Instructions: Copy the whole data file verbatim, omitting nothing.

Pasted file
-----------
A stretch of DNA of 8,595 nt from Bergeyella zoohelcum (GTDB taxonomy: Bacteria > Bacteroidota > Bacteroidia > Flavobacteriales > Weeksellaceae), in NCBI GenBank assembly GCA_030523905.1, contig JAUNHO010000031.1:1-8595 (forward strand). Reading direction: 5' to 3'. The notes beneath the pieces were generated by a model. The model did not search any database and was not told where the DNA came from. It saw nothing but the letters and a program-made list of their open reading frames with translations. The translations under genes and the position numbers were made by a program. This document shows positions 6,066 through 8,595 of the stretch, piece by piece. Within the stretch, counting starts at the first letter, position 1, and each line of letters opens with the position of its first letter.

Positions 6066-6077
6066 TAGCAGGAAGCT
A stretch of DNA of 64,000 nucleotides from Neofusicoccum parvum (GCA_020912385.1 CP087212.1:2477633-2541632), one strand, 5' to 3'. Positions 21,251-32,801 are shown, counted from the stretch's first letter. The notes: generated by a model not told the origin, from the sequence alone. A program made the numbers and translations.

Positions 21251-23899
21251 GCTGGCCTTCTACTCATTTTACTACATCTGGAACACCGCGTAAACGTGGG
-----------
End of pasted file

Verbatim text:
A stretch of DNA of 8,595 nt from Bergeyella zoohelcum (GTDB taxonomy: Bacteria > Bacteroidota > Bacteroidia > Flavobacteriales > Weeksellaceae), in NCBI GenBank assembly GCA_030523905.1, contig JAUNHO010000031.1:1-8595 (forward strand). Reading direction: 5' to 3'. The notes beneath the pieces were generated by a model. The model did not search any database and was not told where the DNA came from. It saw nothing but the letters and a program-made list of their open reading frames with translations. The translations under genes and the position numbers were made by a program. This document shows positions 6,066 through 8,595 of the stretch, piece by piece. Within the stretch, counting starts at the first letter, position 1, and each line of letters opens with the position of its first letter.

Positions 6066-6077
6066 TAGCAGGAAGCT
A stretch of DNA of 64,000 nucleotides from Neofusicoccum parvum (GCA_020912385.1 CP087212.1:2477633-2541632), one strand, 5' to 3'. Positions 21,251-32,801 are shown, counted from the stretch's first letter. The notes: generated by a model not told the origin, from the sequence alone. A program made the numbers and translations.

Positions 21251-23899
21251 GCTGGCCTTCTACTCATTTTACTACATCTGGAACACCGCGTAAACGTGGG